Thirteen years in, Australian electronic band Cut Copy continues releasing albums so reliably solid I've given up fearing a misstep. Instead, I'm content to just cue up each new album on release day and let the new tracks wash over me like a sunbeam.
I bring up the sun because of its special place in just about every track on the new release Free Your Mind, on which they're "on a journey to the morning sun" and "shine[ing] brighter than the sun," and "are true believers when the sun goes down" and "like the sun, we're rising and we won't come down." They must've imbibed a straight diet of Ibiza acid house and put their Primal Scream albums on repeat to create this homage to the summers of love in ten psychedelic dance tracks (and a few spoken word interludes). To trot out a very tired joke, they're copying, cutting and pasting the sounds of 1967 and 1989 into something that is, while not altogether innovative, definitely a fun tribute.
But while their new output is all "free love" and "letting go," the mechanics and rigors of touring are still the same – that is, exhausting. I spoke with guitarist Tim Hoey before the group's Indy date about finding time to write during their world tour (or not), evolving their songs onstage and releasing new tracks for Record Store Day.
They'll play at the Vogue next week.
NUVO: At this point in touring an album — about 8 to 10 months after touring a new release – a lot of artists I speak with are already in the headspace of their next creative project, their next album. Is Cut Copy like that?
Tim Hoey: I think you go through periods of thinking of what you're going to do next. I think touring is a means of research, where we'll spend a lot of time in cities buying records and new gear and stuff like that. Sometimes, when touring, playing five or six shows a week, it's hard to even think about doing any kind of music, apart from the shows. On this tour, we've had some days off in Brazil and Barcelona, which is good for us to recharge our batteries and stuff like that. I guess we're always thinking about the next record, but we haven't really sat down and discussed it internally, or recorded anything for that matter. I think we're more of a band that has recording time and touring time, and we don't mix the two together.
NUVO: How have songs from Free Your Mind evolved as the tour has continued?
Hoey: I think we've really noticed people's reactions, from when we start touring this record in October to now, about how much better the newer songs are sounding live. A lot of feedback of people [saying that seeing us live] puts the album into a new perspective for them. It's cool to get that kind of feedback. I think everything seems to be going well. People are turning up to shows and seem to be appreciating everything. It's certainly a lot tighter now than what it was in, say, October, when we first started.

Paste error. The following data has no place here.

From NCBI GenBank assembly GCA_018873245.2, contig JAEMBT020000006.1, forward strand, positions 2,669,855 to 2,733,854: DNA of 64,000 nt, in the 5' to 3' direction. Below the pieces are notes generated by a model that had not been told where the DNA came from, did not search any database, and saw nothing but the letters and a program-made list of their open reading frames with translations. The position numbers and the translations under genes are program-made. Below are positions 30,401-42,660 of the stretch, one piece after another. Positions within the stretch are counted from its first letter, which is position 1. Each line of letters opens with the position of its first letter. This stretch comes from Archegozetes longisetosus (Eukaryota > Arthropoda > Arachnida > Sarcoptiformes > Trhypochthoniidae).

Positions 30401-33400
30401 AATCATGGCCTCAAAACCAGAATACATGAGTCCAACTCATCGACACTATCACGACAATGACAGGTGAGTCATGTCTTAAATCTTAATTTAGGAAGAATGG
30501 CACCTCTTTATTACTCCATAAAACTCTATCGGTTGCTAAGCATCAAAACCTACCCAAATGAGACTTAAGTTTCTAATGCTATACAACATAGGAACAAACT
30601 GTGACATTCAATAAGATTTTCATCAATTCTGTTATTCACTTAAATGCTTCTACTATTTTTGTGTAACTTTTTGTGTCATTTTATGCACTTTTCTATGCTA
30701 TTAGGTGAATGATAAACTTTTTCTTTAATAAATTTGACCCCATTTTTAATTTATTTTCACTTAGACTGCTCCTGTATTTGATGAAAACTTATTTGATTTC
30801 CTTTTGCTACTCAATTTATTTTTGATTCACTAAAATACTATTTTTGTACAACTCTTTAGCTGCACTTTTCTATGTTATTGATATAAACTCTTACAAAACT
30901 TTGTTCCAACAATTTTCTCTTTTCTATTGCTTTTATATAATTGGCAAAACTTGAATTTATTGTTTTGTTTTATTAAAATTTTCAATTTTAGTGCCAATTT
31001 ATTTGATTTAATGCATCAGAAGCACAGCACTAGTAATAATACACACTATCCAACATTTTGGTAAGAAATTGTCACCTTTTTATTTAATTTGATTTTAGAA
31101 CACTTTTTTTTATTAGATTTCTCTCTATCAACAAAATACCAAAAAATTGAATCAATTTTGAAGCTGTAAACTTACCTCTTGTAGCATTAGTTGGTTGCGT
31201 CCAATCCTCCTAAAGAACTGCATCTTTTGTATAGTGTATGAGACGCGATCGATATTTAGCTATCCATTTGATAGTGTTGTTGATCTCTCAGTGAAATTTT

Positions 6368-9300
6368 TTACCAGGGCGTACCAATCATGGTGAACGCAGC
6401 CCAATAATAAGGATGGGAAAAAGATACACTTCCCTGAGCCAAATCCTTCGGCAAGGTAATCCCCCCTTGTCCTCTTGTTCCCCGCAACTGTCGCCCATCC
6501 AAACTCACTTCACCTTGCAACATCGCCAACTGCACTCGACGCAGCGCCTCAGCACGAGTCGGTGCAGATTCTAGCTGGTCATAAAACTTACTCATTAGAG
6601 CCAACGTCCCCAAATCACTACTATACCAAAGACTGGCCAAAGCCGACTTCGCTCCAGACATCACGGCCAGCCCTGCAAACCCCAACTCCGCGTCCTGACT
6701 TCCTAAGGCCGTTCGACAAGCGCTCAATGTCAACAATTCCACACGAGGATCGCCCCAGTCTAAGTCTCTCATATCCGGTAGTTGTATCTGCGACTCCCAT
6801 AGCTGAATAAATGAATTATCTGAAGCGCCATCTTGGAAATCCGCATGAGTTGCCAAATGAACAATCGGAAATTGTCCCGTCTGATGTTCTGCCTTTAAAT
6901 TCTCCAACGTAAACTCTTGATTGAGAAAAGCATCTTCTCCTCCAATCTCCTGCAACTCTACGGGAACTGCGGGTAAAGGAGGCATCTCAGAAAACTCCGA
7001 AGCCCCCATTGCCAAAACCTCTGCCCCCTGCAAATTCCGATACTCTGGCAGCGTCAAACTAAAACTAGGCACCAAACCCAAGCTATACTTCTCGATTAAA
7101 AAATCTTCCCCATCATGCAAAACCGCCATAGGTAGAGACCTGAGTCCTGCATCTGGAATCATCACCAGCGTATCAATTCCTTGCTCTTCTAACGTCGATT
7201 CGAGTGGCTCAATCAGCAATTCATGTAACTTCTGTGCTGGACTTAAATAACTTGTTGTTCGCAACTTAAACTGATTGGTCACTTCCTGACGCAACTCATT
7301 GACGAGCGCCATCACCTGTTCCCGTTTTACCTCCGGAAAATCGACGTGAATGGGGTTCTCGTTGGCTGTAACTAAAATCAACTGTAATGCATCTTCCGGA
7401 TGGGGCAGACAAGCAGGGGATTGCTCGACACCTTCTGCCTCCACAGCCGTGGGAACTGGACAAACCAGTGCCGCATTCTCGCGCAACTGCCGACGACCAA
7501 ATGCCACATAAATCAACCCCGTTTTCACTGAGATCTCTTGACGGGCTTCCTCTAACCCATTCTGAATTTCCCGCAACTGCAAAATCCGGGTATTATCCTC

NUVO: Tell me about those two tracks you put on the Record Store Day release. Do those have a place in your live set?
Hoey: Not in this stage. We actually decided really late to do that RSD release. We had material left over from the Free Your Mind sessions that we didn't know what we were going to do with, and then the opportunity of RSD arose, so we decided to put those two tracks out. We haven't incorporated them into the set mainly because we haven't had time. And because they were B-sides from the record, we didn't really know if people wanted to hear them! The big thing was just focusing on songs from the record.
NUVO: I was talking to a band the other day who has made a transition from straight folk instrumentation to electronic dance music. They were talking about how they feel like they have less room to experiment onstage since they're more tied to samples and tracks that by their very nature are more precise. Although your style hasn't drastically altered, do you ever wish you had more room to experiment?
Hoey: I think that it depends from track to track. Obviously Dan [Whitford] uses a sequencer and a sampler live, so triggering those loops and playing those parts more or less stays the same each night, regardless of the environment we're playing. But we'll be able to, before we get out on the road, maybe change the songs around, or some of the material around. It gives us a little bit of freedom as far as what we're doing live. ... Some songs, the final sections of songs, they go up in a more, for want of a better term, jammy kind of aspect, but we're certainly not doing a hell of a lot of improvising up there, more because of the nature of the music than anything else.